Writing stories today is a little different. What you want to do is encourage people to share your stories—and to do that they should be thinking about them. If I read a story online and I’m like, “Well, that was nice,” I’m probably not going to share it with my friends. I’m not going to talk about it. The stuff I share is the stuff I want to talk about with my friends. What did you think of this? What really happened? How did you interpret this? What do you think of this character? If you’re not creating stories that anyone gets excited about, then it’s just disposable content, something somebody picks up, enjoys, but then puts back down again.
In your drop-dead, spectacular essay, “We Have Always Fought,” you talk about being the “biggest self-aware misogynist” you know. I empathized with the ongoing struggle to identify and reject all the prejudices we ingest from the society we live in. How do you work to not let that inform your writing?
I was telling somebody the other day that if all I’m ever known for is writing that blog post, I can die happy. It’s already the work of mine that’s been read by the most people, and it’s circulated among a lot of writing and gaming communities—folks who can really make a difference.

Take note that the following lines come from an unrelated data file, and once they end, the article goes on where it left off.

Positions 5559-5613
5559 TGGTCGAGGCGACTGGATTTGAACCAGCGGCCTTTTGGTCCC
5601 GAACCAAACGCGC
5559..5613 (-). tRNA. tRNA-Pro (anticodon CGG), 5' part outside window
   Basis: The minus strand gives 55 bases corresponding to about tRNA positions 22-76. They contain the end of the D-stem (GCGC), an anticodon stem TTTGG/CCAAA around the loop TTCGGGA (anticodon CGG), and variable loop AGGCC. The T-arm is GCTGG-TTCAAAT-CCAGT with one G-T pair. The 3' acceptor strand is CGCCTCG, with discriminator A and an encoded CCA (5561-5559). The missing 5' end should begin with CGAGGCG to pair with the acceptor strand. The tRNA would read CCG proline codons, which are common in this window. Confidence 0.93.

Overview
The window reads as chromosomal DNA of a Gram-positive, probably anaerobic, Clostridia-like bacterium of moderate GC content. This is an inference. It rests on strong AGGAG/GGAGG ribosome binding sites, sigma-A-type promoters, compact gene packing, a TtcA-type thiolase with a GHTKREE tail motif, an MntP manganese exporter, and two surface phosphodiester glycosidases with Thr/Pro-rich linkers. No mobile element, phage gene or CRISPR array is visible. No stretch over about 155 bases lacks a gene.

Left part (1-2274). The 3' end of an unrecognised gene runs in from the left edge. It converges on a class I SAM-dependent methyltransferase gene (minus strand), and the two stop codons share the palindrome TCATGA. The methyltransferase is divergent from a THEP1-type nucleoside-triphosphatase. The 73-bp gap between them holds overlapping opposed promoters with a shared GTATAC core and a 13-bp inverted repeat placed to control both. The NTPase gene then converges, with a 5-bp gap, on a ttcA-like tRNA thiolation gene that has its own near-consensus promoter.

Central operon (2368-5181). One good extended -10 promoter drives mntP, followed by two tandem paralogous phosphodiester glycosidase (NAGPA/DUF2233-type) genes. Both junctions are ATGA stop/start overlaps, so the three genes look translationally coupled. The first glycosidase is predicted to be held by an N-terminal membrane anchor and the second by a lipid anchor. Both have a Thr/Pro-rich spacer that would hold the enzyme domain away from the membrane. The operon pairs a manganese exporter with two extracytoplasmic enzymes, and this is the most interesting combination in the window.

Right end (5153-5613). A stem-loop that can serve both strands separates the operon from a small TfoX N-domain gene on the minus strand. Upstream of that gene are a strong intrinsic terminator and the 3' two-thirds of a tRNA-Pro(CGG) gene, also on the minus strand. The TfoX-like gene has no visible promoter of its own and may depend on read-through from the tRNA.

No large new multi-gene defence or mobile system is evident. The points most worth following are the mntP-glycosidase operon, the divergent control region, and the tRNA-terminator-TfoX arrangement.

The answer is, your internal biases always inform your writing. All you can do is be aware of them and fight to counteract them. We’ve internalized the narratives we’ve been fed from the time that we’re children. What I think a lot of people needed to hear in that post was that to some extent, internalizing those biased narratives isn’t your fault. But once you become aware of those biases, it’s up to you to stop perpetuating them. It can be something as simple as no longer laughing politely at a friend’s incredibly unfunny racist joke. Or correcting someone who says women can’t be programmers (not only are there plenty of women programmers, but programming was initially considered an occupation only fit for women, back in the ’50s. Oh how the narrative changes!).
But you can’t fight your internal biases and messed up narratives unless you’re aware of them. If there was only one story where the single female character was a damsel in distress, or the single gay character died tragically, or the single black character existed merely to magically assist the white dude hero—then it would be annoying, but not part of perpetuating a broader toxic narrative. Anyone who reads a lot of stories or watches a lot of media can tag these narratives pretty quickly. But there are subtler ones that sometimes have to be pointed out to you. The simplest way to become aware of them is to listen to readers react to your stories and others. Not argue with them. Or attack them. Or publicly disagree with them. Or shove yourself into their discussion. But to actively go out and find readers picking apart stories—yours or someone else’s—online and addressing problems with internal biases and the perpetuation of problematic narratives.